The ranchers brought with them other Spanish traditions. They organized their landholdings as haciendas. A hacienda engaged in any money-making business: lumber, sheep, mining, farming, etc. However, the further north from central Mexico the haciendas spread, the more they became limited to cattle raising and the larger they grew in order to support the herds. Over time, the hacienda became an enclosed community, a feudal estate, whose workers and their families were answerable only to the hacendado or patron (ranch owner). The landowners provided food, clothing, shelter, and religious instruction to the native Indian or mestizo (mixed Indian and Spaniard), who provided their labor. The hacendado and his family lived in a large house made of sillar blocks quarried on the property. Most early ranch complexes often were surrounded by stone walls for security or had other defensive fortifications. The casa mayor (main house) had troneras (gunports) built into the walls and served as a fort during the frequent attacks from Comanche and Lipan Apache Indians.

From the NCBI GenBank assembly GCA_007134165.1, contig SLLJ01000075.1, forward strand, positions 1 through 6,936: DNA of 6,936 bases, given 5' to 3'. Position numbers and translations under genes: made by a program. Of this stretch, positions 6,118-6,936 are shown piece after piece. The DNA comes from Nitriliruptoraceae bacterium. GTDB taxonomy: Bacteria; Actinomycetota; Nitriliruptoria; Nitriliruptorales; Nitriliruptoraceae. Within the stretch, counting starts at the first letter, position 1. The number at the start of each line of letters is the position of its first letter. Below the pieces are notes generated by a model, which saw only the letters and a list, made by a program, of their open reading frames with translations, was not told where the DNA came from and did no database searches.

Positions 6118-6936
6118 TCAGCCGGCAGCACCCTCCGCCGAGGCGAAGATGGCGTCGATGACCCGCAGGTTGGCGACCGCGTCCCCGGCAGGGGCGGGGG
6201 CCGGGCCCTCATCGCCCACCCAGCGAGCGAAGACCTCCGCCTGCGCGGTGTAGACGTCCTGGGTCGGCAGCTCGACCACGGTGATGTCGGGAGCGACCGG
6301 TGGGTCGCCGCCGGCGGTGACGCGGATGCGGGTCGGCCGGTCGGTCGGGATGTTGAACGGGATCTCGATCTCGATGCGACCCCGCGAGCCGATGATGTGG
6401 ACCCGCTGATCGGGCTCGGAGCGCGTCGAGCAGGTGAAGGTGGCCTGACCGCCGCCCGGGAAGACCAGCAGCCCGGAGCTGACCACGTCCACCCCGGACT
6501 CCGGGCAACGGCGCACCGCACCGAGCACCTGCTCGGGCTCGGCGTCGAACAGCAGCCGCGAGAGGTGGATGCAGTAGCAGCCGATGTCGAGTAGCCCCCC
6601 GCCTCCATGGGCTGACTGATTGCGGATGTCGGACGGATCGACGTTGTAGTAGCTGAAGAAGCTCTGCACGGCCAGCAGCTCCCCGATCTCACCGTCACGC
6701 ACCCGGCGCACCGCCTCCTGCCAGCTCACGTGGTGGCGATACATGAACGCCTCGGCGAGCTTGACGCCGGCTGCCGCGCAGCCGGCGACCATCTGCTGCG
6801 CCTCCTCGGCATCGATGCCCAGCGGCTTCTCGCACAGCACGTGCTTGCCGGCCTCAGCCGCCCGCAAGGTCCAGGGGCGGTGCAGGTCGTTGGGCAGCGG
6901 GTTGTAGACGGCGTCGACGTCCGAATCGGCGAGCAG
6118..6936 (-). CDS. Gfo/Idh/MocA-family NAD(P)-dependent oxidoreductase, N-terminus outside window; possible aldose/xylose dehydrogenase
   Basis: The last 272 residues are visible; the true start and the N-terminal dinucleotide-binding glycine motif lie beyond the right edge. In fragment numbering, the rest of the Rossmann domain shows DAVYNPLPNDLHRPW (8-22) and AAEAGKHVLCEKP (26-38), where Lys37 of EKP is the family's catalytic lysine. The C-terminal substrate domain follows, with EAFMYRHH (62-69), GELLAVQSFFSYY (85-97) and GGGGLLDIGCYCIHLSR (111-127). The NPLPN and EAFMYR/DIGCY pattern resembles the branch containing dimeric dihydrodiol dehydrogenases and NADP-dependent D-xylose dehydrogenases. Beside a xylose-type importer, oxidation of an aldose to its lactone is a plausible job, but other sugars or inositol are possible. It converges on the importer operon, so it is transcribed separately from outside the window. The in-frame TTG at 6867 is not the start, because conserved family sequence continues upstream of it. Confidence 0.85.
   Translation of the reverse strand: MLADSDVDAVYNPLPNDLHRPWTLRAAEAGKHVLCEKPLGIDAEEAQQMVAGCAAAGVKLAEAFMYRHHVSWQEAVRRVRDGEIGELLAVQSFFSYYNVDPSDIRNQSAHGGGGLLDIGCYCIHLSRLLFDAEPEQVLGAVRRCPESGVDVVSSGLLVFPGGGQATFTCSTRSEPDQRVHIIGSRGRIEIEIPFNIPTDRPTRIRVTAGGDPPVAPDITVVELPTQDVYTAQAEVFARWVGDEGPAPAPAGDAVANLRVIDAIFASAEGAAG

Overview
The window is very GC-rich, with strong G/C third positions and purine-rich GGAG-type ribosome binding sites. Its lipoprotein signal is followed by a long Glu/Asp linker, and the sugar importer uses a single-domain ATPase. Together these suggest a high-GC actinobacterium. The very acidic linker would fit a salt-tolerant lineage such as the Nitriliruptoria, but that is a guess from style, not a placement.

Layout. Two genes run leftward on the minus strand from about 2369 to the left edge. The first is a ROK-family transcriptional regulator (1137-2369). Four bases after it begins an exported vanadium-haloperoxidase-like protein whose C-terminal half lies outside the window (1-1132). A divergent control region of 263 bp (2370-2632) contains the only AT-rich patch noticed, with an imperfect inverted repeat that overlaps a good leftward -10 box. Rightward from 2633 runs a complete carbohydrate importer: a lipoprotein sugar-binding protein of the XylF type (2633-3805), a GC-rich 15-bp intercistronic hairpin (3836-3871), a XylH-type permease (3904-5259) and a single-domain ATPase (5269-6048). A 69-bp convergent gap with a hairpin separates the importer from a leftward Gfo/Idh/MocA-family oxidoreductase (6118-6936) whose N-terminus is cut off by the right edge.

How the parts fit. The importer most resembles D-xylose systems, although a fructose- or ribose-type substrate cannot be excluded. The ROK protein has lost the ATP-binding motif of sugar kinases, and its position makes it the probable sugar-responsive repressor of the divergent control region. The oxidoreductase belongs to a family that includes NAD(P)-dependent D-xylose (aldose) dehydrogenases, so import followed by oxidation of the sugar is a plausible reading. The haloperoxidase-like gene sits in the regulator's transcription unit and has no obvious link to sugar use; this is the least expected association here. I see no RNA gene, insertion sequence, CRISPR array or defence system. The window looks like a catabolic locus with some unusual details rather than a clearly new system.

The vaqueros and hacienda laborers and their families lived in one-room huts, or jacales. A jacal was made of mesquite poles placed upright, supported by forked horcones (corner posts). Limbs were placed horizontally across the poles, and mud or adobe filled the openings between the limbs. Forked poles centered on the end walls supported the ridgepole beneath the thatched roof. Women cooked in a grass or corn stalk ramada (arbor) near the jacal, and the family ate outdoors. A few goats or chickens lived in a pen; corn, beans, and pumpkins grew in a garden near the house.